We have the technology. We can make it better, crispier, fresher.

Since 1971, the Filet-O-Fish has graced the menu of Japanese McDonald’s. Here these simple fish burgers never demanded attention like the ostentatious Big Macs or Quarter Pounders (now extinct in Japan), but stood strong in the background, always confident in its own deliciousness.

This modesty and quiet strength has made it especially popular in Japan where you can even find it on the breakfast menu.

▼ Just look at how much our own Seiji Nakazawa loves them

The last big change for the Filet-O-Fish occurred in 1994 when the fish meat changed from Pacific cod to Alaskan pollock, and since then, the simple recipe of a breaded fillet of fish, slice of cheese, and tartar sauce on a bun remained untouched.

The old rule, “if it ain’t broke, don’t fix it,” certainly applies, but a lot can happen in 25 years, so sure enough, a way to make the Filet-O-Fish even better has come along.

As the video outlines, the improvement comes by changing the way the fillets are produced. You might be surprised to learn that fish aren’t naturally square-shaped and need to undergo a process of skinning, deboning, and molding into a “fish block” first.

Up until now, this process had been entirely done in Thailand, which meant the Alaskan cod would have to be caught in the Bearing Sea and frozen. Then, it would be shipped to Thailand, thawed, processed, frozen again, and shipped to Japan.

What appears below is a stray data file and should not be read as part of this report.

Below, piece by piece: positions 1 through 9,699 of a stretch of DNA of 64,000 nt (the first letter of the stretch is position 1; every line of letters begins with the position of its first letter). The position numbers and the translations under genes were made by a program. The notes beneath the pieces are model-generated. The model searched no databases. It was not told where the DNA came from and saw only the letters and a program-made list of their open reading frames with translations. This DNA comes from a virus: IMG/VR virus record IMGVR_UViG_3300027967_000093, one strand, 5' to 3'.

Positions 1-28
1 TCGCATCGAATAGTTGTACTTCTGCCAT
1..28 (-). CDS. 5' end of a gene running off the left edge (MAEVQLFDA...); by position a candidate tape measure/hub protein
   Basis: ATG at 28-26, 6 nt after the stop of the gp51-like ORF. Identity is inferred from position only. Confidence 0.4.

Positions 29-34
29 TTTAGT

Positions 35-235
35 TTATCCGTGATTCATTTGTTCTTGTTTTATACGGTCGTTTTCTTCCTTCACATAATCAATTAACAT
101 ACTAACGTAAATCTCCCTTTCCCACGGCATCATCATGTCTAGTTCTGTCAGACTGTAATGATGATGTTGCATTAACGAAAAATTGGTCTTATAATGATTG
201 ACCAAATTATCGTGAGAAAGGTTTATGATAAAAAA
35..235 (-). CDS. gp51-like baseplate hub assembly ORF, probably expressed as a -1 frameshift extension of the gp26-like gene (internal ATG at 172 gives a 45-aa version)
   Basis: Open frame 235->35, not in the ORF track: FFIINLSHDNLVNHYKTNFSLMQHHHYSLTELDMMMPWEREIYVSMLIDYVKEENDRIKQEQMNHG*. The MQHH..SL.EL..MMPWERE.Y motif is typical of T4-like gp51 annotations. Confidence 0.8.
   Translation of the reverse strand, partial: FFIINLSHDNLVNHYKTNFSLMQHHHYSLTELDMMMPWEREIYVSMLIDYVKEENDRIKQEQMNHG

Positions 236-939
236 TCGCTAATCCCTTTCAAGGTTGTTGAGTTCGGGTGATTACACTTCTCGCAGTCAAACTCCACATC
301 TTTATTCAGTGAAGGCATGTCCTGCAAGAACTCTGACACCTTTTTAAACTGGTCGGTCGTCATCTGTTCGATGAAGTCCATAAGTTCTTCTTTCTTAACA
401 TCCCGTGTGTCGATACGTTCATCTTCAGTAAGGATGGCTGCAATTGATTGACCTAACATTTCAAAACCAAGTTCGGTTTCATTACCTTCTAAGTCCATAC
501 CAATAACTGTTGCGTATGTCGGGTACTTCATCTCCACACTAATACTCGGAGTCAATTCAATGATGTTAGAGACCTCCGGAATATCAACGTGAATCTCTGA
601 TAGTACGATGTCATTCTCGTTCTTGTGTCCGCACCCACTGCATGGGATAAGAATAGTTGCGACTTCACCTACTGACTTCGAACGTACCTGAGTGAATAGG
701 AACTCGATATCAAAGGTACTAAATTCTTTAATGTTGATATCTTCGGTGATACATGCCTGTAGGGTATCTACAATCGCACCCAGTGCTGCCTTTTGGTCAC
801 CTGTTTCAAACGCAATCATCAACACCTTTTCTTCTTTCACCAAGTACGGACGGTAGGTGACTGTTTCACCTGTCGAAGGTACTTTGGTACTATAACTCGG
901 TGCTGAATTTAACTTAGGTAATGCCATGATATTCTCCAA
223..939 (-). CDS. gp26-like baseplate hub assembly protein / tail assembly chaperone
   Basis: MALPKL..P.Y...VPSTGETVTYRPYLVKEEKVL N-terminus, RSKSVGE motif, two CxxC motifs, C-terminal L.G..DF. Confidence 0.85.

But now the Japanese-owned Thai-based processing company Delmar has set up shop in Alaska, so the fish can be made into fish blocks on-site. From there it is still getting shipped to Thailand to be squared and breaded but doesn’t need to be thawed, resulting in a fresher fish meat that has only been frozen once instead of twice.

▼ I’m not sure how I feel that fish blocks do more traveling than I do.

It’s a revolution in the Filet-O-Fish industry, but netizens were largely unimpressed and suspicious.

“I think it’s gotten smaller recently.”
“They should put more mayo in the tartar sauce. It’s too tart.”
“Personally, I would like it if they put a full slice of cheese on it like in the old days.”
“Everyone I know hates the Filet-O-Fish, but I like it.”
“Mos Burger has a better fish sandwich.”
“I heard it was all just earthworms anyway.”
“Whenever I hear a product is getting ‘improved’ I expected it to become smaller and more expensive.”

The new Filet-O-Fishes will be sold at the same price of 340 yen (US$3.12) and have already hit most stores. All locations in Japan will have made the conversion by the end of October, so thanks to our vast archive of McDonald’s chronicling we now can see if it has really changed sizes at all.

▼ Classical Filet-O-Fish (circa 2017)

▼ Modern Filet-O-Fish (late 2019)

So, it would appear that while people’s tolerance of the term “weak sauce” has shrunk considerably since 2017, the Japanese Filet-O-Fish has not.

Still, given the fact that they are now frozen only once instead of twice, the argument over whether the Filet-O-Fish has become “much better” or simply “less crappy” really boils down to whether you’re a glass half-full or half-empty type, as well as personal preference.

▼ Isn’t that right, Seij…KEEP EATING!!!

But for fans of the Filet-O-Fish, this is good reason to rejoice. The battle for a full slice of cheese, however, will have to wait for another day…

Source: McDonald’s Japan, With News, My Game News Flash
Photos ©SoraNews24
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